A diagnosis of Parkinson's disease is often a 'test of time'

Symptom progression and the effectiveness of medication are often the only ways doctors can determine if a patient has the neurodegenerative condition.

Vanessa Hrvatin 4 minute read April 13, 2022
Gina Lupino

Gina Lupino received her Parkinson's disease diagnosis at the age of 36. SUPPLIED

Gina Lupino played in a percussion band. One night she went to practice and noticed her snare drum didn’t sound quite right. She looked down and saw that her right wrist wasn’t moving as fluidly as her left but chalked it up to being out of practice. But over the next few weeks Lupino started to notice more concerning symptoms. On her half an hour commute to work the toes on her right foot would curl, making it difficult to walk. She was also experiencing extreme fatigue — one Saturday, she accidentally fell asleep and missed her friend’s wedding.

Lupino was eventually referred to a neurologist and underwent several tests to rule out conditions like multiple sclerosis and stroke. More than a year after the snare drum incident she received a diagnosis at the age of 36: Parkinson’s disease.

More than 100,000 Canadians live with Parkinson disease

More than 100,000 Canadians live with Parkinson disease, a neurodegenerative condition that happens when cells that produce dopamine — a chemical messenger in the brain — start to die. The average age of onset is 60, however up to 10 per cent of people will get diagnosed before the age of 50, known as early-onset. The disease is characterized by four main features — tremor, stiff limbs, slow movement, and impaired balance — but there are many other potentially subtle symptoms such as fatigue and constipation.

“The biggest challenge with Parkinson disease is we don’t have a diagnostic test,” says Dr. Lorraine Kalia, a neurologist at Toronto Western Hospital. “I often describe diagnosis as a test of time. We’re looking for symptoms, and also looking to see if the disease responds to medication and progresses as one would expect. It isn’t uncommon that years pass before a neurologist may say they’re certain it’s Parkinson’s.”

Kalia says there is a wide spectrum when it comes to symptoms and each person’s experience with the disease can be remarkably varied. In general, people diagnosed before the age of 40 and those with a tremor will have slower symptom progression. And while physical symptoms are certainly challenging, Kalia says roughly 80 per cent of people will develop dementia 10 to 20 years after being diagnosed with Parkinson’s.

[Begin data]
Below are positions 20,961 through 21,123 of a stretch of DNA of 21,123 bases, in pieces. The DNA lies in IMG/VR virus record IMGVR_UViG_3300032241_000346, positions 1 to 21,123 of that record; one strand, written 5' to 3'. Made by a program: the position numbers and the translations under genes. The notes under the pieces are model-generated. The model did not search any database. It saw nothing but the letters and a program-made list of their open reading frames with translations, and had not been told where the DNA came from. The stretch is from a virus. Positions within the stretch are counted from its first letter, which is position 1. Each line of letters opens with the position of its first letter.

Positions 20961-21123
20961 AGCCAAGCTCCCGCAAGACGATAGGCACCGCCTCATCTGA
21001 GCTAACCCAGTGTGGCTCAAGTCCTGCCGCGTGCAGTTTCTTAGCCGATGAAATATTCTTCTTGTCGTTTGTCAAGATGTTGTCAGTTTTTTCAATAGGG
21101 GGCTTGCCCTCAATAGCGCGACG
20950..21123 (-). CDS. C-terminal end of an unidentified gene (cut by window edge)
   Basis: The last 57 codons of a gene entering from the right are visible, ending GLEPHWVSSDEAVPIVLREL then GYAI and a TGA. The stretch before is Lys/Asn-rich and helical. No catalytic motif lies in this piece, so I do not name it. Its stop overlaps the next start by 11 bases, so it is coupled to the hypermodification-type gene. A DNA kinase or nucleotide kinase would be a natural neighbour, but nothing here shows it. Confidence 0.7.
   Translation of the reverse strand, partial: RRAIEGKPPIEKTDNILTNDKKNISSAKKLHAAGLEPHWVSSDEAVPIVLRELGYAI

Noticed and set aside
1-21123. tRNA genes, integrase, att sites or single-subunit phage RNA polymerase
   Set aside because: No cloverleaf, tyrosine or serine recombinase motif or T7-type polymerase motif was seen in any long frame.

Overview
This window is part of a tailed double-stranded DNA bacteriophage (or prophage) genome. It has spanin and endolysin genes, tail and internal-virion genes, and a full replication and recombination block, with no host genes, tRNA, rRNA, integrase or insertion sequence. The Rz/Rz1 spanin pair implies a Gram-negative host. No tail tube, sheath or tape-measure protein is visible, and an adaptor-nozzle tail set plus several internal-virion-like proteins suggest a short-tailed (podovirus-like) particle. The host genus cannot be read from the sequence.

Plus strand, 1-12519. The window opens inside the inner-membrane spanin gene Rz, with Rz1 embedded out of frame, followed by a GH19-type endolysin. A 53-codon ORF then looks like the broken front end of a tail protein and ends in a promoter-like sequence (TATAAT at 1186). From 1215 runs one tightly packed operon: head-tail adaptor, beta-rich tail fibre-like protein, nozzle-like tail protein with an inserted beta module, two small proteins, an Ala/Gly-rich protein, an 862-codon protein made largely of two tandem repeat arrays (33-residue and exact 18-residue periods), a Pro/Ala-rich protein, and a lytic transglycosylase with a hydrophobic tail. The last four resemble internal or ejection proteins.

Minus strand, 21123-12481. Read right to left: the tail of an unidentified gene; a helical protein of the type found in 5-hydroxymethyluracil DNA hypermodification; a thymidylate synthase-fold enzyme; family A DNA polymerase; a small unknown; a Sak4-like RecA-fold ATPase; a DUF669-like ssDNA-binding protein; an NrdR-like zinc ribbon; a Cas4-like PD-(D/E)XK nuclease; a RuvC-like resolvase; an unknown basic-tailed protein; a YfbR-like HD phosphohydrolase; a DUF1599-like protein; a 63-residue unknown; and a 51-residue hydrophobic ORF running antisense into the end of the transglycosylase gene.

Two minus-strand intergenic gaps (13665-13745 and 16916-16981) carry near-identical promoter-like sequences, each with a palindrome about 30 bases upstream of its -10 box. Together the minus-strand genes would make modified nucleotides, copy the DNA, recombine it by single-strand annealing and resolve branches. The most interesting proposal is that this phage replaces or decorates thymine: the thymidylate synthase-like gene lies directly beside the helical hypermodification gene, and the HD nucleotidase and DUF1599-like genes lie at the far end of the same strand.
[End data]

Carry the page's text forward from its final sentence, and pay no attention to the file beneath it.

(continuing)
There is no cure for the disease, but there are medications on the market to help mask symptoms. Because the disease progresses over time, these need to be constantly monitored and adjusted.

“There can be complications from medications as the disease progresses including involuntary movements called dyskinesia,” says Kalia. “There can also be fluctuations, where a person feels fine for a couple of hours after taking their medication but then their symptoms return which puts them on this roller coaster ride of feeling well and then unwell throughout the day, which is obviously very disruptive.”

While it took Lupino six years to find a medication that her body could tolerate, Bob Kuhn has been able to live a relatively normal life since his Parkinson’s diagnosis in 2006. Kuhn, who is nearly 70, retired from his law practice just last year.

Bob Kuhn hopes awareness of Parkinson’s disease can lead to a better outcome for those impacted. SUPPLIED

“What people with this disease need most is hope,” says Kuhn, vice-chair of Parkinson Canada’s Parkinson Advisory Council. “It’s an isolating disease and there needs to be more awareness around it, but I’m hopeful that with more research we’ll have better outcomes for people in the future.”

Kalia echoes this sentiment, and says clinical trials are underway that will hopefully result in more therapies over the next decade, with the gold standard being the development of medications that would stop the disease in its tracks. Aside from medication, she says exercise and a healthy diet can also help with managing day-to-day symptoms.

Lupino who is now 44-years-old, practices yoga and tries to keep her stress to a minimum.

“I have days where I don’t even feel like I have Parkinson’s, which usually happens when I’m eating well, sleeping well and my stress is minimal,” says Lupino. “Every decision I make in my life since being diagnosed with Parkinson’s is through the lens of what’s in the best interest of my health.”

For more information about Parkinson’s disease and to connect with others visit Parkinson Canada.

Vanessa Hrvatin is a Vancouver-based writer. 

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